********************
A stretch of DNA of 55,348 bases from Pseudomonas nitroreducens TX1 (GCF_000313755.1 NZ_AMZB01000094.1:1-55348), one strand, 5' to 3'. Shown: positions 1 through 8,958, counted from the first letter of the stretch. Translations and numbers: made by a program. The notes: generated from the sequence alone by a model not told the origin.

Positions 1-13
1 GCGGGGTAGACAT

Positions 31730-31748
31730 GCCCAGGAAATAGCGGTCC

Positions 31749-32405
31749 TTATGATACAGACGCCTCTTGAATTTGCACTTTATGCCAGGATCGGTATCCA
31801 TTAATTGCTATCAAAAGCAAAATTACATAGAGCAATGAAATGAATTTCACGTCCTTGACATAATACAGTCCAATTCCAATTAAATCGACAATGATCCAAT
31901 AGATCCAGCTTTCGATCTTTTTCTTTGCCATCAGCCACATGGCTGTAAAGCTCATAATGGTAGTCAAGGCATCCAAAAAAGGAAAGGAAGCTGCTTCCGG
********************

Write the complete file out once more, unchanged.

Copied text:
A stretch of DNA of 55,348 bases from Pseudomonas nitroreducens TX1 (GCF_000313755.1 NZ_AMZB01000094.1:1-55348), one strand, 5' to 3'. Shown: positions 1 through 8,958, counted from the first letter of the stretch. Translations and numbers: made by a program. The notes: generated from the sequence alone by a model not told the origin.

Positions 1-13
1 GCGGGGTAGACAT

Positions 31730-31748
31730 GCCCAGGAAATAGCGGTCC

Positions 31749-32405
31749 TTATGATACAGACGCCTCTTGAATTTGCACTTTATGCCAGGATCGGTATCCA
31801 TTAATTGCTATCAAAAGCAAAATTACATAGAGCAATGAAATGAATTTCACGTCCTTGACATAATACAGTCCAATTCCAATTAAATCGACAATGATCCAAT
31901 AGATCCAGCTTTCGATCTTTTTCTTTGCCATCAGCCACATGGCTGTAAAGCTCATAATGGTAGTCAAGGCATCCAAAAAAGGAAAGGAAGCTGCTTCCGG